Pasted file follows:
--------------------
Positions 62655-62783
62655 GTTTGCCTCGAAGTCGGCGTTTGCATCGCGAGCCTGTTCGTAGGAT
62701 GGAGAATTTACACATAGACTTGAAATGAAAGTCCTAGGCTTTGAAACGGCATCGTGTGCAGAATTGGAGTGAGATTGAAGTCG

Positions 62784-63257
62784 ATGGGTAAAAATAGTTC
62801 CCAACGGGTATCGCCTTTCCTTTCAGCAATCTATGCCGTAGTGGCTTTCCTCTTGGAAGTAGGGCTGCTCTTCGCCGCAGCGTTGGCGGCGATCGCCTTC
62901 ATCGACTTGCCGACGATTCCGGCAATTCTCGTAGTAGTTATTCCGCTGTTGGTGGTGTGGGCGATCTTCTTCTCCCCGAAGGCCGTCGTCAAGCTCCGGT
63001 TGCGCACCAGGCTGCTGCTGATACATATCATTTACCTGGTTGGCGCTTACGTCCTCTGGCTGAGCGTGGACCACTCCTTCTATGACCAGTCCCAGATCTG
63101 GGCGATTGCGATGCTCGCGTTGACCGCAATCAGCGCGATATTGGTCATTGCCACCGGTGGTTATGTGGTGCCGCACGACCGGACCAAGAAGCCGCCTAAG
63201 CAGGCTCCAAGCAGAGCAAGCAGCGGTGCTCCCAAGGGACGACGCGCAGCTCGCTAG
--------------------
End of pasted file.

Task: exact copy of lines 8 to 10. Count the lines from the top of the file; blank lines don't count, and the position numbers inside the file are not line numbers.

63001 TGCGCACCAGGCTGCTGCTGATACATATCATTTACCTGGTTGGCGCTTACGTCCTCTGGCTGAGCGTGGACCACTCCTTCTATGACCAGTCCCAGATCTG
63101 GGCGATTGCGATGCTCGCGTTGACCGCAATCAGCGCGATATTGGTCATTGCCACCGGTGGTTATGTGGTGCCGCACGACCGGACCAAGAAGCCGCCTAAG
63201 CAGGCTCCAAGCAGAGCAAGCAGCGGTGCTCCCAAGGGACGACGCGCAGCTCGCTAG